Set 2,000 years before the original game Sacred 2 revolves around the mysterious power known as T-Energy. For a long time it was the angelic Seraphim who watched over the T-Energy and therefore over the fate of the entire world. They passed their knowledge on to the High Elves, so that they could benefit from T-Energy. T-Energy helped the realm of the High Elves to experience an incomparable boost of prosperity, making it the reigning culture in Ancaria.
Soon there was a heated dispute among the High Elves as to how and to what purpose the T-Energy was to be used. Every party wanted to use the power. The dispute changed to irresolvable conflict, causing a rift between the High Elves. A terrible Civil War raged among the High Elves, resulting in all participants becoming losers. Their realm collapsed and with it the entire power structure.
Before we delve into this review I have to admit that I have not played through the game entirely. Doing so would require a massive amount of time. After six hours I had barely scraped through 4% of the total map, after 15 hours it was around 15%. You can see that this is an incredibly long game with a tonne of land to explore. At the moment I'm around 40% of the total land explored, so I am, for the sake of a speedy review, going to review this game even though I haven't completed it. Needless to say I've put a fair chunk of time into this game.
To give you some idea of the size of this game the developers have apparently included around 100 main quests to complete, and around 600 side-quests. See now why we haven't finished this game? It will take weeks of playing several hours a day to get through this monster release. Travelling from one side of the map on foot can take hours, it's that big.
As with the original title you can also mount creatures to ride around the lands. These horses come in pretty bog standard form, or fully prepared for battle. These give you a tactical advantage on the battlefield. There are also "special mounts" which are limted to the class you have selected at the beginning of the game but include creatures such as tigers, giant spiders or lizards among others. These mounts can even be equipped and upgraded as you desire.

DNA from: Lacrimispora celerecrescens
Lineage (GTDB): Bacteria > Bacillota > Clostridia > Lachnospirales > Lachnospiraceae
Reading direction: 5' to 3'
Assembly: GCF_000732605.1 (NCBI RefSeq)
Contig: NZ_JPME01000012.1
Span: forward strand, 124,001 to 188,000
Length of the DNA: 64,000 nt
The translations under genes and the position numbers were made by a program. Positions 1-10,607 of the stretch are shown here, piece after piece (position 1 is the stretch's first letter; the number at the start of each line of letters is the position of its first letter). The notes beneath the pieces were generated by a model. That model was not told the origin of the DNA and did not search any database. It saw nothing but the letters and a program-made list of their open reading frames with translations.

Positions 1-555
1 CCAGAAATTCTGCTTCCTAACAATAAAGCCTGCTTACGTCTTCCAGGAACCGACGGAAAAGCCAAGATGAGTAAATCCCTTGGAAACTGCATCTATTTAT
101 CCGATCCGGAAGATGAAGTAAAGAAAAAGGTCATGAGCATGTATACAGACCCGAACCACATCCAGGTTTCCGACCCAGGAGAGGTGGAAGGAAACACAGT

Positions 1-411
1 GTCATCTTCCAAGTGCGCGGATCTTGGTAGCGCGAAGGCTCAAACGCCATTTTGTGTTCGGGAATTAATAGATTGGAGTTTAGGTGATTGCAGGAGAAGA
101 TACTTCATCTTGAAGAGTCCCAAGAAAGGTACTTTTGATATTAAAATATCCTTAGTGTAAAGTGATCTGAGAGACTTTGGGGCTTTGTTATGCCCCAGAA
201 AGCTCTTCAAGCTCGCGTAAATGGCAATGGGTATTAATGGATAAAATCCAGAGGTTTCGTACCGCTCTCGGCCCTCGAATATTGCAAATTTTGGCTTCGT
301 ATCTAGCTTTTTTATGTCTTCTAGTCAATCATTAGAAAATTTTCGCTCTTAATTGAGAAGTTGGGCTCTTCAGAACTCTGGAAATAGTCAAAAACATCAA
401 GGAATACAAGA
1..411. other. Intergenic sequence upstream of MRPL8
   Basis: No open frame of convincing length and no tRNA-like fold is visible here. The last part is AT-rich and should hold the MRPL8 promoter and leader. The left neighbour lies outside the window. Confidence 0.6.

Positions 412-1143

So what other issues do we have with Sacred 2? Well if anything it may be too big for its own good. I'm not talking about the 20+ square miles of terrain, but the sheer number of quests on offer. In fact you spend so much time completing all the quests and side-quests, that the storyline seems to get lost in the shuffle. It's not uncommon to go a couple of hours without advancing the story one bit.
Other issues we have include the menu system which is a little confusing at times (although admittedly it is hard to see how the developers could have simplified this). Also annoying is the poorly implemented map system which doesn't mark our objects that your character can't traverse such as steep hills and cliffs. It means you can spend a few minutes travelling to a location only to find you need to go all the way back and on the other side of a mountain range. Finally the game is repetitive, no doubt about it. While you can go through the game avoiding conflict with other beings, you could also rack up a kill count in the thousands within a handful of hours.
Visually Sacred 2 manages to impress on some levels, and disappoint on others. Firstly the good news is that this PS3 game does look superior to the XBox 360 version, slightly. The game is rendered at 1080p and for the most part holds a pretty solid 30fps, with the occasional dip and occasional screen tearing as well. Actually, there's quite a bit of screen tearing - too much for out liking. The developers intentionally left the V-Sync turned off in order to keep the frame rate as high as possible.
Sacred 2: Fallen Angel is a monster title and that may indeed work against it to some regard with such a massive amount of information, menus and settings available it almost becomes overwhelming for the casual gamer. With solid visuals (albeit with screen tearing), audio and gameplay this hack and slash RPG is one which fans of the genre may want to check out.
Review By: Dave Warner